Hatching time as an indicator of environmental incompatibility and outbreeding depression in intraspecific salmon hybrids
Abstract:We analysed hatching times of hybrids between two spatially separated pink salmon Oncorhynchus gorbuscha populations. We repeated the experiment in independent even‐ and odd‐year broodlines. In 1996 and in 1997, we made F1 hybrids from Auke Creek (Juneau, Alaska) females and Pillar Creek (Kodiak, 1000 km away) males and F1 controls from Auke Creek parents. Families were reared and released at Auke Creek. F2 hybrids, controls, and backcrosses were made from F1 returns in 1998 and 1999. In 2001, we made F1 hybrids at Pillar Creek with native females and Auke Creek males. Pillar Creek ancestry prolonged development: At Auke Creek, hybrid families (half Pillar Creek ancestry) developed more slowly (more Accumulated Temperature Units between fertilization and hatch; P < 0·0001) than did controls (only Auke Creek ancestry). At Pillar Creek, families with only Pillar Creek ancestry developed more slowly than did hybrids with half Auke Creek ancestry. Development times of backcrosses were intermediate between those of hybrids and controls. The variation in development times between Auke Creek and Pillar Creek pink salmon has a genetic component that probably results from local adaptation and illustrates a mechanism that can lead to outbreeding depression in intercrosses between salmon populations (e.g., occurring between wild and translocated stocks).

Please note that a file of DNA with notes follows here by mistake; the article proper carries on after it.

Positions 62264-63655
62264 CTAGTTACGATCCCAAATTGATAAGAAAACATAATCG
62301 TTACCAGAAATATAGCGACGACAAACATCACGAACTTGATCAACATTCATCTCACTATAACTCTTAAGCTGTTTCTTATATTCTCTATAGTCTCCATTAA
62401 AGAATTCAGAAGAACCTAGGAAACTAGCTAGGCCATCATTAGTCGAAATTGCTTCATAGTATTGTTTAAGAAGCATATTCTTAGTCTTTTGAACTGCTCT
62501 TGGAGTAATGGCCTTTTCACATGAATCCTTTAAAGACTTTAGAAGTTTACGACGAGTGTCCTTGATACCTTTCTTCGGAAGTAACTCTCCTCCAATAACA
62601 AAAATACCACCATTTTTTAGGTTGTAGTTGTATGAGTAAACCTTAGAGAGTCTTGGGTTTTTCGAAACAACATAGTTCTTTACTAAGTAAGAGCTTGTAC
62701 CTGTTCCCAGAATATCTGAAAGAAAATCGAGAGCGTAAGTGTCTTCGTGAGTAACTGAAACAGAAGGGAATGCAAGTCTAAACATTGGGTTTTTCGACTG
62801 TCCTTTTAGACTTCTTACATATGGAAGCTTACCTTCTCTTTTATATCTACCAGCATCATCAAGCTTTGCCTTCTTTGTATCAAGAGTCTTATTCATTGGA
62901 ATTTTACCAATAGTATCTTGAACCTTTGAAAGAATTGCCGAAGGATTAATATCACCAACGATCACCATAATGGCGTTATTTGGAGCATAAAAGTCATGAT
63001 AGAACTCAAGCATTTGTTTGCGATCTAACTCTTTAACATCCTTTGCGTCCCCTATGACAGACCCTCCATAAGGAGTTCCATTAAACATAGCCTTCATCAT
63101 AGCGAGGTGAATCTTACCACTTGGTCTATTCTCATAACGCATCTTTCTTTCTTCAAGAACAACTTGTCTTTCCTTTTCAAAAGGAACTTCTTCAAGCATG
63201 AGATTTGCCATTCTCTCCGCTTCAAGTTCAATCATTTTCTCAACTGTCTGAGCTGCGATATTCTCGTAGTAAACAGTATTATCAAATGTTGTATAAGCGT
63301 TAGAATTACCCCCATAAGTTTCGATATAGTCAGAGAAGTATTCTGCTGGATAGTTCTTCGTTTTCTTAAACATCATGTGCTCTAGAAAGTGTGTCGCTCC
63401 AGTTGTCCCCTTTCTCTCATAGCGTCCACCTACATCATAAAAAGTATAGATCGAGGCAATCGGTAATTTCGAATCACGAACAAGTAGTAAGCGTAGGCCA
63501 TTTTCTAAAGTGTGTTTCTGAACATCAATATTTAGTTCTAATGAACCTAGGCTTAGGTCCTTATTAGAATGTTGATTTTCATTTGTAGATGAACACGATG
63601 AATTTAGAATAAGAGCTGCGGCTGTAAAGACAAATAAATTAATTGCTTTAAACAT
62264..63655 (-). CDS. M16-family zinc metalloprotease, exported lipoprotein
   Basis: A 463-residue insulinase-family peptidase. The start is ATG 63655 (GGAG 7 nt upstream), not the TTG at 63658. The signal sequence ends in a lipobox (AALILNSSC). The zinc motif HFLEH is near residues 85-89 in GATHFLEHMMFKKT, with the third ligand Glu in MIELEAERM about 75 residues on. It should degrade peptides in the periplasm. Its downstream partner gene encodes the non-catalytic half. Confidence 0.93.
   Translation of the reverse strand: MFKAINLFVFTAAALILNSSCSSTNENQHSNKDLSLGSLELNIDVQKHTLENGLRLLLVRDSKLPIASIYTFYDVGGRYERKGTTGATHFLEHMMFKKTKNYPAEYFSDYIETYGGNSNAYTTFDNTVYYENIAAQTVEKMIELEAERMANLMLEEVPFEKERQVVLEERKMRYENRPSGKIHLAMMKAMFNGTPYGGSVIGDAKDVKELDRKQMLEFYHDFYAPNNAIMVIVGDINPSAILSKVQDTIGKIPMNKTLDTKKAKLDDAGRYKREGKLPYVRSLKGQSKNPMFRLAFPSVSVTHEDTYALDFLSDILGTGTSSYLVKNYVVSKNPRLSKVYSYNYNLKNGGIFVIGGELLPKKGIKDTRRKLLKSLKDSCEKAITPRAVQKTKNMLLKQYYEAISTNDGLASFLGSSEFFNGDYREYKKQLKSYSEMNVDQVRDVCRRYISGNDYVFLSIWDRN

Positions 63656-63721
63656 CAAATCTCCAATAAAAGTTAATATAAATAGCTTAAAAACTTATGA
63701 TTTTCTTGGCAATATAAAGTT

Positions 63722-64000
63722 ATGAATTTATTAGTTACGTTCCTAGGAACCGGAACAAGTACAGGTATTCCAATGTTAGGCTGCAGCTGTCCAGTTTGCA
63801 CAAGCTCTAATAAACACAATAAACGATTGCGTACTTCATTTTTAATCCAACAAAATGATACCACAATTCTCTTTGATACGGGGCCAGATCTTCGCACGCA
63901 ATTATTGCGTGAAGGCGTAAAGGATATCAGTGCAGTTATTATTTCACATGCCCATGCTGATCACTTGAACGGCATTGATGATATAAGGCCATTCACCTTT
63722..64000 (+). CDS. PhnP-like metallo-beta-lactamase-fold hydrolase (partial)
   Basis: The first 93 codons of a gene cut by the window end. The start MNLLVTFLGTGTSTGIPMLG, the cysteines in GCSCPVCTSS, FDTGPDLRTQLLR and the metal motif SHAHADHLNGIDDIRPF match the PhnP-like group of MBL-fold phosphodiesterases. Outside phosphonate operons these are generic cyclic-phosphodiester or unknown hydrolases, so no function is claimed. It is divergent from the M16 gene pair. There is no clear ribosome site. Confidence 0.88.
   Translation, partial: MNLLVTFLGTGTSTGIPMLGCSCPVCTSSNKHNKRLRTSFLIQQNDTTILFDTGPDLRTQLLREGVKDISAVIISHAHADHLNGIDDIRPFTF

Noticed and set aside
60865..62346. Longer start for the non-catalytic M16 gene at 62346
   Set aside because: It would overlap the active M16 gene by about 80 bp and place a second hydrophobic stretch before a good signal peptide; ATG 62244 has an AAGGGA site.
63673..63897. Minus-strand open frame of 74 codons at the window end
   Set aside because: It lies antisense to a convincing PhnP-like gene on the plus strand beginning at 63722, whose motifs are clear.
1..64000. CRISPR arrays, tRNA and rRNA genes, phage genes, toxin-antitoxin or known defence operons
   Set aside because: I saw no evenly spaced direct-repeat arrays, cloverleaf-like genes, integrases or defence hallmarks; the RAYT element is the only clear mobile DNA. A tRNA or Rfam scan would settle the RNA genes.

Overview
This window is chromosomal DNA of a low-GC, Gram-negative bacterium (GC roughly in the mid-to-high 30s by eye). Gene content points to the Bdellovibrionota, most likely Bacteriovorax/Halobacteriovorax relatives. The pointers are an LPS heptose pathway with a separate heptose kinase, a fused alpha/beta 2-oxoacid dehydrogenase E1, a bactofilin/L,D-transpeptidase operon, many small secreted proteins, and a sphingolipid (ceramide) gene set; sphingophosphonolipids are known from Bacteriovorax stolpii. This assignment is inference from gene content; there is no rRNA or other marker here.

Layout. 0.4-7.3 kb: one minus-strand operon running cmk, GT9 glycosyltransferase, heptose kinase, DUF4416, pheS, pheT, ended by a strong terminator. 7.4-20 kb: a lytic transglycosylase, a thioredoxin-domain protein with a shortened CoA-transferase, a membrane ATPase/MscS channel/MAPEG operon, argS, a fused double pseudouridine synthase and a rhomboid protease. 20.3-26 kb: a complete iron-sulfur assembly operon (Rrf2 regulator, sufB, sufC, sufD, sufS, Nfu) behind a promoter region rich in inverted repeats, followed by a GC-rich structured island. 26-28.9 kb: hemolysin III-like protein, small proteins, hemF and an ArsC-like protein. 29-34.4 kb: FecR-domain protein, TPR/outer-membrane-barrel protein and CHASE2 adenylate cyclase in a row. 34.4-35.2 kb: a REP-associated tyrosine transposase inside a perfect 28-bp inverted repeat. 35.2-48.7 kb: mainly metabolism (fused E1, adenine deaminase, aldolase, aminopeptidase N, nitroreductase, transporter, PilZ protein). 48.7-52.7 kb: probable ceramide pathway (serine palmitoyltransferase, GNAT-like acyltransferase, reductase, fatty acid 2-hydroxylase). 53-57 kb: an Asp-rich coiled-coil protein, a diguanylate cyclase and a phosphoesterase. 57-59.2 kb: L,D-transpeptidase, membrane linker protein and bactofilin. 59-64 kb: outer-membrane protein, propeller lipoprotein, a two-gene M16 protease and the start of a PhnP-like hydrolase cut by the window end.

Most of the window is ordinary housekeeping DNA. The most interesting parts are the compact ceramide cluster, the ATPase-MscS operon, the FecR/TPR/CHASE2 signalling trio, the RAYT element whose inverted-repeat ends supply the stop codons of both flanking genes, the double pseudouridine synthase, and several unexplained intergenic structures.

Document Type: Research Article
Affiliations: University of Alaska Fairbanks, School of Fisheries and Ocean Sciences, 11120 Glacier Highway, Juneau, AK 99801, U.S.A.).
Publication date: December 1, 2004